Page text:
Through out my practice, I create work first of all for myself, secondly for the viewer. I “make” as a form of therapy, a way of dealing with the everyday. A form of escapism, my work is an expansion of my mind, dealing with intrusive thoughts, obsessive behavior, depression and what some would say, “irrational” beliefs. HOWEVER. Saying this, I can’t leave the viewer out completely. I aim to create a sense of intimacy with the audience. Perhaps on a personal level, create a sense of understanding with the viewer where ones feelings and beliefs can be interchangeable with mine. Universal emotions allows for a sense of intimacy with the viewer.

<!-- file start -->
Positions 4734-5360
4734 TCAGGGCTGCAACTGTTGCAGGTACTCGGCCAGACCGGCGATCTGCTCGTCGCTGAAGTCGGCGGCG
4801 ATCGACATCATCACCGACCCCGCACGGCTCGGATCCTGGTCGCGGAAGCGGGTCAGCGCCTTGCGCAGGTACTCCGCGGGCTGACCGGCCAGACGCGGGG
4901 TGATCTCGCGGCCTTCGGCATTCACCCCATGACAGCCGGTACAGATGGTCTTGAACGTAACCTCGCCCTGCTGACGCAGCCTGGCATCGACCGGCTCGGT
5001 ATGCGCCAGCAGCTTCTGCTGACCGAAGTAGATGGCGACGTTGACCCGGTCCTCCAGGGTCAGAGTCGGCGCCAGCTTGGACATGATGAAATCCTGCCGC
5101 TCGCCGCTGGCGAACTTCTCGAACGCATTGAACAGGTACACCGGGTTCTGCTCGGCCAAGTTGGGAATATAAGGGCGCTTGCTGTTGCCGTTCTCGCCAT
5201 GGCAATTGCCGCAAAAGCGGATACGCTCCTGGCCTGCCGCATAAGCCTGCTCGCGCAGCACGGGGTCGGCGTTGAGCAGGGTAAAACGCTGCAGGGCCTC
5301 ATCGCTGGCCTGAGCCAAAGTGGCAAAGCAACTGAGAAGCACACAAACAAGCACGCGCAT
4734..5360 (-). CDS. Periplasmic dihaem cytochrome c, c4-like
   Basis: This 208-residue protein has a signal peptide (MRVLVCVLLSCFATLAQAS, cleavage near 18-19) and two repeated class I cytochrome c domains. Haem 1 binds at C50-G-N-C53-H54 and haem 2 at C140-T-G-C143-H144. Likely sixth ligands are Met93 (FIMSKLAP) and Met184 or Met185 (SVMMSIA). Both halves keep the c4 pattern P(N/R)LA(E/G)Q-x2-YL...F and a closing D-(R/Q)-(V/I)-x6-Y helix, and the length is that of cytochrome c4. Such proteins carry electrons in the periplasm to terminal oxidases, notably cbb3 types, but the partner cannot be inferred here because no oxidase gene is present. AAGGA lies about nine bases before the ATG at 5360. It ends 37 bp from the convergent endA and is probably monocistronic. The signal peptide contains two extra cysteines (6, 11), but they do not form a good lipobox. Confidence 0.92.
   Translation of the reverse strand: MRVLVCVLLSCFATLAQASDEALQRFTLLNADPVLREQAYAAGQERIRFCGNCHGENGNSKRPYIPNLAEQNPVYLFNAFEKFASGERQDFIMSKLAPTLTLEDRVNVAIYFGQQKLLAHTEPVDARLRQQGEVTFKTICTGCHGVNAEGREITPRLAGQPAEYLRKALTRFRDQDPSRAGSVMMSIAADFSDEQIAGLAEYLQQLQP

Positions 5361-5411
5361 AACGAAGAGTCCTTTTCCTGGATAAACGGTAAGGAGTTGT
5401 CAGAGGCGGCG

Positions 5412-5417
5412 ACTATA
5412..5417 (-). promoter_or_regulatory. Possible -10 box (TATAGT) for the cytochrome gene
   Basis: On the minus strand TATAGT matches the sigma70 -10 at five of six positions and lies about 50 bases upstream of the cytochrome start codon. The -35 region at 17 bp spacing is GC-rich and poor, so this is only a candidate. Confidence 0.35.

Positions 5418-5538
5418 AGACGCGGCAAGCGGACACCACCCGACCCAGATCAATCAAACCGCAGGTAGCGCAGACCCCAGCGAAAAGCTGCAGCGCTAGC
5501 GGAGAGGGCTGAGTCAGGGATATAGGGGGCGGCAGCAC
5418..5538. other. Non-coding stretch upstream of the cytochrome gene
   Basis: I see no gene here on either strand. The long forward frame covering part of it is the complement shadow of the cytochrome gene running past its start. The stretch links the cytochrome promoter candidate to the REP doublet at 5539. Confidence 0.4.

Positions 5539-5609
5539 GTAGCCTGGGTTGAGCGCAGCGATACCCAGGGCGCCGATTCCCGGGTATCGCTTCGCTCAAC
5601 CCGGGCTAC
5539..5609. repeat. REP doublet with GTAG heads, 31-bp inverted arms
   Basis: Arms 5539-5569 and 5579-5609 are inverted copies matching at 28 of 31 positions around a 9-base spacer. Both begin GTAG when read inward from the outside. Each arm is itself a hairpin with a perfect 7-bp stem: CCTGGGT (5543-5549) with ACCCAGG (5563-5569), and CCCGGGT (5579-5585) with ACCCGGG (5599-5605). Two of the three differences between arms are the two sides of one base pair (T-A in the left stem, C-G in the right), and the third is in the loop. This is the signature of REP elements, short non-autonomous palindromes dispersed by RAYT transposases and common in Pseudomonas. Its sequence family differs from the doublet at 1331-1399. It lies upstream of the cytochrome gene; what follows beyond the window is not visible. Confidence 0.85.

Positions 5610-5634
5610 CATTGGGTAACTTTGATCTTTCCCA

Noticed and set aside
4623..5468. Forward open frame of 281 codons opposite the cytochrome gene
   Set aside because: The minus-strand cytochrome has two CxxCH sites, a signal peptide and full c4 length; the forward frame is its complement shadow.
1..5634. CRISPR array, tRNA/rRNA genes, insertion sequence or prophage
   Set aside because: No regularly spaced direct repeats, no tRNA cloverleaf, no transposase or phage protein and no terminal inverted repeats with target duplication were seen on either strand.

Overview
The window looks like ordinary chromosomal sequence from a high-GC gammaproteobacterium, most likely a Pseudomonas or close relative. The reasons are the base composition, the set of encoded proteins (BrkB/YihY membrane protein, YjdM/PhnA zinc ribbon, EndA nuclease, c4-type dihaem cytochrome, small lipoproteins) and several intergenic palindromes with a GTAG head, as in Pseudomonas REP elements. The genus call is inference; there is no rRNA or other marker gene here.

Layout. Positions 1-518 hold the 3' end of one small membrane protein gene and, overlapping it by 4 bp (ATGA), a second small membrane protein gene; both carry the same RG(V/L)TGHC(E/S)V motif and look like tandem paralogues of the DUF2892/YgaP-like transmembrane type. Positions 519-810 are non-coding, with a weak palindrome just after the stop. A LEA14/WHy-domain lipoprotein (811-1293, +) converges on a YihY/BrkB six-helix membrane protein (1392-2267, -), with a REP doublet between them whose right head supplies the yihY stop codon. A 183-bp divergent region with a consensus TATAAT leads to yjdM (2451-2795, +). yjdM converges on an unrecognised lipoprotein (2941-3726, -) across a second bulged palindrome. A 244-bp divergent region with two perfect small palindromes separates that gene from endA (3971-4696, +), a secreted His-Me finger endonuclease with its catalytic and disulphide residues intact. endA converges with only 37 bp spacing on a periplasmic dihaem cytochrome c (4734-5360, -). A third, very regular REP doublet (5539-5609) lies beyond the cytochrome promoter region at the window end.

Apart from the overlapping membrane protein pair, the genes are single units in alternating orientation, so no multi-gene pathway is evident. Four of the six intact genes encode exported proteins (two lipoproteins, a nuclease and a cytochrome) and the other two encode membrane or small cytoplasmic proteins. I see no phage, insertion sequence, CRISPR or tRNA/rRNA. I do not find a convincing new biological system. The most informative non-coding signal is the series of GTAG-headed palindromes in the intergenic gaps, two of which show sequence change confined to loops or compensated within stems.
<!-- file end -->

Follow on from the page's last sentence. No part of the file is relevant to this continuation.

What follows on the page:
In a society so fascinated with autobiographical culture, “The most reliable topics for small talk are the goings-on of stars” (Moran, 2004), evident with the wide success of reality television, pop culture and celebrity, confessional art sometimes largely defies public criticism of being emotional blackmail.